Sadly, the aftermath of the Rick Warren Civility Forum is less civility, not more. John McCain blames NBC:
In this case, the campaign is objecting to a statement by NBC's Andrea Mitchell on "Meet the Press" questioning whether McCain might have gotten a heads-up on some of the questions that were asked of Sen. Barack Obama (D-Ill.), who was the first candidate to be interviewed Saturday night by Pastor Rick Warren at a presidential forum on faith.Seems Pastor Warren didn't have as much control over his participants as he thought he did:
Senator John McCain was not in a “cone of silence” on Saturday night while his rival, Senator Barack Obama, was being interviewed at the Saddleback Church in California.And it's double-plus uncivil, because John McCain is a former POW (did you know that?):
Members of the McCain campaign staff, who flew here Sunday from California, said Mr. McCain was in his motorcade on the way to the church as Mr. Obama was being interviewed by the Rev. Rick Warren, the author of the best-selling book “The Purpose Driven Life."
“The insinuation from the Obama campaign that John McCain, a former prisoner of war, cheated is outrageous,” Ms. Wallace said.Of course, we could speculate on the "gate" Warren took in for this lesson in civility. According to the NYT article, 2000+ people were in attendance Saturday night. At $500 to $2000 a ticket, that's certainly what some people would call "rich," either for the person collecting, or to describe the persons paying. But never fear, nobody on stage that night would say that:
The two differed most, perhaps, in their answers to the question on wealth and tax: "define rich." Obama first softened it with a dig at his host, who not only leads a mega-church but is a mega-million-selling author of self-help books. "If you've got book sales of 25m, then you qualify," Obama told Warren, adding: "If you are making $150,000 or less as a family then you are middle class, or you're poor. If you're making more than $250,000, you're doing well."Yes, yes he does. Money talks, and Pastor Warren and his audience listen. Which is a situation with interesting parallels to the parable in Luke, about Lazarus and the rich man; but let's not go there too hastily, because we all know: money talks:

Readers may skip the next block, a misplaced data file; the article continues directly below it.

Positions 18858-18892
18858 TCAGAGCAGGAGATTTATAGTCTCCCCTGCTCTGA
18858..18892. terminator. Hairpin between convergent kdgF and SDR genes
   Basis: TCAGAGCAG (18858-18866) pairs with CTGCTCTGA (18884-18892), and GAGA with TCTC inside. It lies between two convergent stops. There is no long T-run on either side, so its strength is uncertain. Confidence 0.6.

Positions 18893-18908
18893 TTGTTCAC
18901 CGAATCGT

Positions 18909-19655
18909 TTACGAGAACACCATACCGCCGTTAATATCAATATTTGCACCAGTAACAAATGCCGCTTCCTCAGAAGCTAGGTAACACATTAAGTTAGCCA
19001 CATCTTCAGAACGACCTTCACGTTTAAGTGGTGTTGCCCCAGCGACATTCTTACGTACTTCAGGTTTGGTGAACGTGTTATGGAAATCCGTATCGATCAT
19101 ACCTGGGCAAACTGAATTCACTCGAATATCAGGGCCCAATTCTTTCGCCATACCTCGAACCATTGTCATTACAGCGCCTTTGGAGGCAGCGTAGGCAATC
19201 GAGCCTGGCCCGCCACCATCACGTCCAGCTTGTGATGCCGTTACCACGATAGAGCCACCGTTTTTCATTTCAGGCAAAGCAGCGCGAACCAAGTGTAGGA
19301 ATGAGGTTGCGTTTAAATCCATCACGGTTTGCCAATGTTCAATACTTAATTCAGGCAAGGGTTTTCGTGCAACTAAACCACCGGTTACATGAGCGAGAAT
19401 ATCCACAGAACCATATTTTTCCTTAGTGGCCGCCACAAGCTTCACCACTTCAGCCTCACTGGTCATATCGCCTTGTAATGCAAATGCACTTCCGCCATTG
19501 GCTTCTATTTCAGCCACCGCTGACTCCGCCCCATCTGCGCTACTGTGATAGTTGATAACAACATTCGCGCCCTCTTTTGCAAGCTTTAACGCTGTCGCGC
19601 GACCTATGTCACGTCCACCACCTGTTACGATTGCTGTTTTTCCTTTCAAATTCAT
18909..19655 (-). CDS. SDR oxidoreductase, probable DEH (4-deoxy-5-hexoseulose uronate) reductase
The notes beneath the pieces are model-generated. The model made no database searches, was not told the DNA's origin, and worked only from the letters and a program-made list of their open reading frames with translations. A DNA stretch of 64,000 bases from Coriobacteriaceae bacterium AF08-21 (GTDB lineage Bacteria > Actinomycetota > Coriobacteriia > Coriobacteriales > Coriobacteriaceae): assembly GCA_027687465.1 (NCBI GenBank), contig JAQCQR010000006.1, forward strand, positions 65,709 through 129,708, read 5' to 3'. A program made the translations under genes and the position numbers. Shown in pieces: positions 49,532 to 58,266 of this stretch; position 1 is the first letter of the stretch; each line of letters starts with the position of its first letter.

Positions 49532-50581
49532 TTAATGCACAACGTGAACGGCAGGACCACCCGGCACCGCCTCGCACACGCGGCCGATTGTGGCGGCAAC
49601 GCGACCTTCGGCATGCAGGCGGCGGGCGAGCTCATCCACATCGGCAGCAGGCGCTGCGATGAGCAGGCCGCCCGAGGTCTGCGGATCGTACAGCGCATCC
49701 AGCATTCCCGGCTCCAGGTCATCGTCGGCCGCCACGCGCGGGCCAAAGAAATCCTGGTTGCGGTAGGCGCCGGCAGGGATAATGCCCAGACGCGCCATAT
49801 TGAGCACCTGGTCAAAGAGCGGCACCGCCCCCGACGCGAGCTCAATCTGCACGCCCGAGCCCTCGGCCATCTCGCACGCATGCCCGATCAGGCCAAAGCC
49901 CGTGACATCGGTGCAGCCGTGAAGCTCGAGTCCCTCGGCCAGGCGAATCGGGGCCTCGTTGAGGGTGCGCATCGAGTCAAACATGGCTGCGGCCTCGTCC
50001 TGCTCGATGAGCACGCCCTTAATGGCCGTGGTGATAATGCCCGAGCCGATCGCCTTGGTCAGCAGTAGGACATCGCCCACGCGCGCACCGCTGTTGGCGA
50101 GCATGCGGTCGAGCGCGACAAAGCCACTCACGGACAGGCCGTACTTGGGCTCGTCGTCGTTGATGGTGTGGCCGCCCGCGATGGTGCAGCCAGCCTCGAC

McCain's position was more nuanced. "Some of the richest people I've known in my life are the most unhappy," he said. His wife applauded from the audience. "I don't want to take any money from the rich, I want everybody to get rich," said the man who has professed that economics is not his strongest suit. "If you're just talking about income, how about $5m? It doesn't matter because I don't want to raise anyone's taxes."
Warren nodded his understanding. Pastor Rick, whose church is considered to be at the vanguard of compassionate Christianity - different to the old model peddled by some social conservatives over the last decade - understands many things, money among them.
"He's a fabulous marketing man," said Richard Schweinberg. A local government officer who attended the forum, Schweinberg was one of the early adopters of Warren's message, joining the church the year Pastor Rick started it, in 1980.Once again, I've been down this road once or twice before. And if you doubt that church marketing is a business all its own, I found this and this when I asked Google to find those old posts of mine. At Google, both emphasize their "church marketing" skills. Which means it's all about $$$$, because somebody's got to pay the bills that keep those marketers in business and provide them with such slick websites.
"There were 70 people in a school auditorium," he remembered. "It was just Pastor Rick and his wife. She played the piano and he was the preacher. Now there are three main preachers: in my household we call them the teacher, the comic and the marketeer. Pastor Rick is the marketing pastor. He knows how to sell himself and the church and religion. I don't know if he knows that that's what he's doing."